The Susan G. Komen for the Cure foundation faced a fierce and growing backlash Thursday in reaction to news that the cancer-fighting powerhouse had cut off funding for women's breast exams at Planned Parenthood affiliates.
Photographer: AP GraphicsBank
Copyright 2012 The Associated Press. All rights reserved. This material may not be published, broadcast, rewritten or redistributed.
DALLAS (AP) -- The president of Susan G. Komen for the Cure is resigning and founder Nancy Brinker is moving away from day-to-day management as fallout from the foundation's brief decision to end Planned Parenthood funding reaches its highest ranks.
Komen issued a statement Wednesday saying President Liz Thompson will leave next month and Brinker will assume a role more focused on fundraising and strategic planning.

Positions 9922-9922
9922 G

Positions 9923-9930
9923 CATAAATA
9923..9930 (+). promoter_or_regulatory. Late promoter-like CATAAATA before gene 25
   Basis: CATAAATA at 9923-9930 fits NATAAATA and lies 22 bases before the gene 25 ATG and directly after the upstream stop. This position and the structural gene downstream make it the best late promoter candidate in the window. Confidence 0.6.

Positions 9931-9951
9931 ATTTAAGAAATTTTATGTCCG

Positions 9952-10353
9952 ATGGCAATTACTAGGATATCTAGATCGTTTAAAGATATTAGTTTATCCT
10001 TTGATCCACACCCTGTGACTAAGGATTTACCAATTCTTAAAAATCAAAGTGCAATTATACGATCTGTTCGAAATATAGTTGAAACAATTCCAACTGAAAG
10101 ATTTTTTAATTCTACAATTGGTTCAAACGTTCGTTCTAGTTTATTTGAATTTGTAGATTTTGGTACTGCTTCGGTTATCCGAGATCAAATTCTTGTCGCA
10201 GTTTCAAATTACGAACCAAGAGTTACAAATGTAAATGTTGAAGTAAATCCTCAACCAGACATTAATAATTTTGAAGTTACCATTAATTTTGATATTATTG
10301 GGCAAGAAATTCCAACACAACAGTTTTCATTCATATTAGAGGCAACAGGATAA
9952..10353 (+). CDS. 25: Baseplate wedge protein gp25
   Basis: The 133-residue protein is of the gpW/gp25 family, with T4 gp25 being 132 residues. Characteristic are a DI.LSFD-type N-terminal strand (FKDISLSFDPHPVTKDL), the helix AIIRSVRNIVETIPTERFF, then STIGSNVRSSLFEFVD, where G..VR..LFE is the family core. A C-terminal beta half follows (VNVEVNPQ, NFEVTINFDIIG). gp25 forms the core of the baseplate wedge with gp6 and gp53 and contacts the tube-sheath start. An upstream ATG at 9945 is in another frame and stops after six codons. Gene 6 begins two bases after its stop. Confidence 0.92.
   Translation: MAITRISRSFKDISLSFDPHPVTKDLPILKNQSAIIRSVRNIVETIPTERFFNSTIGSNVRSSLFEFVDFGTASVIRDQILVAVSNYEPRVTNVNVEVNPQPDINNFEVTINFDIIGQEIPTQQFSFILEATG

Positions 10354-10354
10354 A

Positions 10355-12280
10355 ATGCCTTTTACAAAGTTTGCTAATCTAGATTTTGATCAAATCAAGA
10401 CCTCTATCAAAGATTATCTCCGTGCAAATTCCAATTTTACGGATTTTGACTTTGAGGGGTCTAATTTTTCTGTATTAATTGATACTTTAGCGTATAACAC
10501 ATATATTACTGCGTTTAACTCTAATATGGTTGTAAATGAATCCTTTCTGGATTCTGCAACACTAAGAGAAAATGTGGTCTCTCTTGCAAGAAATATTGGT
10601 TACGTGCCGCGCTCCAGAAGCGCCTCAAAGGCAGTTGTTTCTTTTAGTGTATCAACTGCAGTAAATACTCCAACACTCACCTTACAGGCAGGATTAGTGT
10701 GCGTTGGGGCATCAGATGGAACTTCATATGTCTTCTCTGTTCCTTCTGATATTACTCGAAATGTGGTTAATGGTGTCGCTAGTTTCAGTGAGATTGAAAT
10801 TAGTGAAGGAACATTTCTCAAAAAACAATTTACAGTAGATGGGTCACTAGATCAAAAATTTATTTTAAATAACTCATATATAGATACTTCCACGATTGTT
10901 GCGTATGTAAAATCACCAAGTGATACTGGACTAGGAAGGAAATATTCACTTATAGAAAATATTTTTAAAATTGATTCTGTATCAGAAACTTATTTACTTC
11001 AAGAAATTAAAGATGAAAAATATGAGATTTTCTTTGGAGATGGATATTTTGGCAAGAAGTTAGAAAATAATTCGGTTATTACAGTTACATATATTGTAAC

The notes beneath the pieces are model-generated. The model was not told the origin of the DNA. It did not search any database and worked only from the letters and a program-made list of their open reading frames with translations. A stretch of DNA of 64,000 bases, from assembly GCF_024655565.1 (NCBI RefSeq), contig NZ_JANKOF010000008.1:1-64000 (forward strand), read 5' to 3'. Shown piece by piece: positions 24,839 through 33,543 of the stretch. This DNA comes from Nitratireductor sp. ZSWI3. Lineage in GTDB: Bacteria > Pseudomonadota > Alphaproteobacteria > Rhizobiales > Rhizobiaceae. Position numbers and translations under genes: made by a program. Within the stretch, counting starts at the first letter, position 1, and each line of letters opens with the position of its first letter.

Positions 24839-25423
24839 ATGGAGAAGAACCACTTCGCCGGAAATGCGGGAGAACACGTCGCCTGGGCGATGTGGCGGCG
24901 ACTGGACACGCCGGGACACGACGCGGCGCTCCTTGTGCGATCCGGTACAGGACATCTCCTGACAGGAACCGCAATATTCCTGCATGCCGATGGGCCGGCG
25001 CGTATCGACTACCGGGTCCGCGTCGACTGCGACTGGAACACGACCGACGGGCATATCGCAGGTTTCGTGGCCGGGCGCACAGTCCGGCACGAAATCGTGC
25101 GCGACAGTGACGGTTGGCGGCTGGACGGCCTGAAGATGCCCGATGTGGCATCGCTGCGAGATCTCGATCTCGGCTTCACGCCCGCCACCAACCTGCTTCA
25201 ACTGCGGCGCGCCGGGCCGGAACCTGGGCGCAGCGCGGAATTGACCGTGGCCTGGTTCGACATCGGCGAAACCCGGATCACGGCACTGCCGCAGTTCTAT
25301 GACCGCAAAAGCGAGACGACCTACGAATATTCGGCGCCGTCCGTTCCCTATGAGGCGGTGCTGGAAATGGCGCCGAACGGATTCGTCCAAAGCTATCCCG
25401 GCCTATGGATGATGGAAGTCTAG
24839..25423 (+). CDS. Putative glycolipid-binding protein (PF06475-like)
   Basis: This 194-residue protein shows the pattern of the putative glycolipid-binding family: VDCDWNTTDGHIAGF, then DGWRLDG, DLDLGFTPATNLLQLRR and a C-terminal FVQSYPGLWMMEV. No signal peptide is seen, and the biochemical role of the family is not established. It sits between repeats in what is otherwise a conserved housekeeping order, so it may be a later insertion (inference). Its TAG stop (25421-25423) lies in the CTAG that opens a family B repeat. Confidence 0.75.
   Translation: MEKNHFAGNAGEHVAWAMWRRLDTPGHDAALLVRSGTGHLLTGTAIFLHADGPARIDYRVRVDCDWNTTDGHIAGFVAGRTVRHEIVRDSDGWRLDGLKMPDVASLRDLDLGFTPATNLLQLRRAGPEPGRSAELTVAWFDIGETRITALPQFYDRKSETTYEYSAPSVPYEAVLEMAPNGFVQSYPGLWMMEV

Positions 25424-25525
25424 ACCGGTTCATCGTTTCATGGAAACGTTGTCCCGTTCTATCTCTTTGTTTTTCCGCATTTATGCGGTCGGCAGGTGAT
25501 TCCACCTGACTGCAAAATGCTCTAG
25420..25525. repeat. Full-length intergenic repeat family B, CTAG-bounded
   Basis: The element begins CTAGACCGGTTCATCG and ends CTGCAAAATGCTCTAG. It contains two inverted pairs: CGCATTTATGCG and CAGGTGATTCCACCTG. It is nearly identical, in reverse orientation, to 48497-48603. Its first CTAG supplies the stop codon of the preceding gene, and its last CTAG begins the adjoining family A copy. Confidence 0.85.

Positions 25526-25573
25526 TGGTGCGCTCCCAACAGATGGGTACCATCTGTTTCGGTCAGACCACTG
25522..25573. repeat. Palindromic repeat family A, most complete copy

It's the latest fallout since news emerged in January that Komen decided to eliminate its funding for Planned Parenthood. Komen reversed that decision after a three-day firestorm, but it didn't quell the criticism.
At least five other high-ranking executives also have resigned.
Brinker founded the Dallas-based organization in 1982, two years after her sister, Susan G. Komen, died of breast cancer. Thompson has been president since 2010.
Copyright 2012 Scripps Media, Inc. All rights reserved. This material may not be published, broadcast, rewritten, or redistributed.
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